2. Review: The British Origin of Cow-Slaughter in India
    With Some British Documents on the Anti-Kine-Killing Movement 1880-1894, Dharampal & T. M. Mukundan, Published by SIDH, Price Rs. 495 (PB)
    Dharampal’s works have consistently challenged the prevalent mainstream understanding and belief about the nature and functioning of Indian society and polity before the arrival of the British. His work has stimulated a radically fresh perspective on the nature, design, functioning and organisation of Indian society. It shows that the system bequeathed by the British must be seen as an alien imposition and India cannot revive and renew herself unless she rediscovers her own genius, talents and traditions. Some of his well-known works include: The Beautiful Tree: Indigenous Indian Education in the Eighteenth Century; Indian Science and Technology in the Eighteenth Century; Civil Disobedience and Indian Tradition, etc.

    This latest book by Dharampal is about one of the most significant movements in India, against kine-killing by the British, during the nineteenth century. The enormity of this movement and the threat it posed to the British may be gauged by the statement of Viceroy Lansdowne when he said that: “I doubt whether, since the Mutiny, any movement containing in it a greater amount of potential mischief has engaged the attention of the Government of India.”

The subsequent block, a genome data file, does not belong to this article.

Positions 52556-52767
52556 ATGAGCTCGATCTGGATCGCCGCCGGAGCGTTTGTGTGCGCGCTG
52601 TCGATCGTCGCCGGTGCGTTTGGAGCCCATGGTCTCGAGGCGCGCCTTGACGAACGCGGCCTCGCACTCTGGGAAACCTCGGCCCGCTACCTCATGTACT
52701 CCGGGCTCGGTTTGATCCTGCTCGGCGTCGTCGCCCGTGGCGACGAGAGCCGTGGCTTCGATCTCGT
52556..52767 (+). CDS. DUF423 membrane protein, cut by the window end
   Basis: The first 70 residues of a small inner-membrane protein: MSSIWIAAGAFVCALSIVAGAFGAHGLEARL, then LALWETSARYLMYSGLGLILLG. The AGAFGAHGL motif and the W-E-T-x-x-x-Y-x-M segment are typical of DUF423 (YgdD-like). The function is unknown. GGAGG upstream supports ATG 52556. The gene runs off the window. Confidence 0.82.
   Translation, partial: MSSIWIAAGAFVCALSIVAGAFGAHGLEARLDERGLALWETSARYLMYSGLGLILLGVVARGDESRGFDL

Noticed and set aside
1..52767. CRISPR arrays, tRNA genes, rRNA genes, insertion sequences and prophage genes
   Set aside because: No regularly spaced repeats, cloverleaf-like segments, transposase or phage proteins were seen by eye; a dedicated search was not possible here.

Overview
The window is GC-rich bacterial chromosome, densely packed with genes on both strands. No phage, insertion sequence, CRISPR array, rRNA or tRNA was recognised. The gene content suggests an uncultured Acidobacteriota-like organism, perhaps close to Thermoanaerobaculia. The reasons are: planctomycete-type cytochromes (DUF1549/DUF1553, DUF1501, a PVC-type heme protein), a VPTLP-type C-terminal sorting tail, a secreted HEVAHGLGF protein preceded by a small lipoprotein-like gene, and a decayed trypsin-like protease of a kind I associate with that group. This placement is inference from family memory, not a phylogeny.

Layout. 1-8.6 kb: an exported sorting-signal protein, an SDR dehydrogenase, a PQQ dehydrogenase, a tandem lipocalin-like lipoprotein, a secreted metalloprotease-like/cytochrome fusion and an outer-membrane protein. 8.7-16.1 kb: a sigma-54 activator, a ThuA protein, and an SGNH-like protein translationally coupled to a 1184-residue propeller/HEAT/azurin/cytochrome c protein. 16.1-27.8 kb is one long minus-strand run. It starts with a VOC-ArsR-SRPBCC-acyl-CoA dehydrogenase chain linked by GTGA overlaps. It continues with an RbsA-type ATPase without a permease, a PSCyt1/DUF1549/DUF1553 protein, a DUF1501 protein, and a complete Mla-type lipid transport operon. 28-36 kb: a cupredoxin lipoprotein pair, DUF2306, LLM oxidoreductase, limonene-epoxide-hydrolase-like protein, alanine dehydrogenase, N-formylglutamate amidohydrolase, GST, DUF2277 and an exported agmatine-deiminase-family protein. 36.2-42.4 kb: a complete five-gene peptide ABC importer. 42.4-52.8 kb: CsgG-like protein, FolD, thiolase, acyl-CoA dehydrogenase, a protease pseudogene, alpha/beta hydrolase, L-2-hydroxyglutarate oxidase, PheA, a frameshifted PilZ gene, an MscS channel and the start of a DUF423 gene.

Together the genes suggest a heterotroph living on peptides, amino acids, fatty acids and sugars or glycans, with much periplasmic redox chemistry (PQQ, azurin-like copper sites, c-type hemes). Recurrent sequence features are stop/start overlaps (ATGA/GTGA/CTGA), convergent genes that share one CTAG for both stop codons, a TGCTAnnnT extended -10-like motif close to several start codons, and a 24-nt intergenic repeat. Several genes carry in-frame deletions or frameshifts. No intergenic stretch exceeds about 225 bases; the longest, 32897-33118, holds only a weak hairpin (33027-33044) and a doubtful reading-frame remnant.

While it may be generally known that a very large number of the cow and its progeny were daily slaughtered by the British for their army and civilian personnel in India from about 1750 onwards, very little is known, even to most scholars and historical researchers on India, about this India-wide anti-kine-killing movement against the British during 1880-1894. Even those among the few scholars who have taken some note of this movement have treated it as a Hindu-Muslim conflict. But such was not the case, as the documents presented in this book show that many prominent Muslims as well as the Parsis and Sikhs actively participated in the movement. The fact that the movement was directed against the British and not against the Muslims, as commonly believed, was very clear to Queen Victoria and her high-ranking officers. Queen Victoria says in a letter to Viceroy Lord Lansdowne, “Though the Muhammadan’s cow killing is made the pretext for the agitation, it is, in fact, directed against us, who kill far more cows for our army, etc., than the Muhammadans.”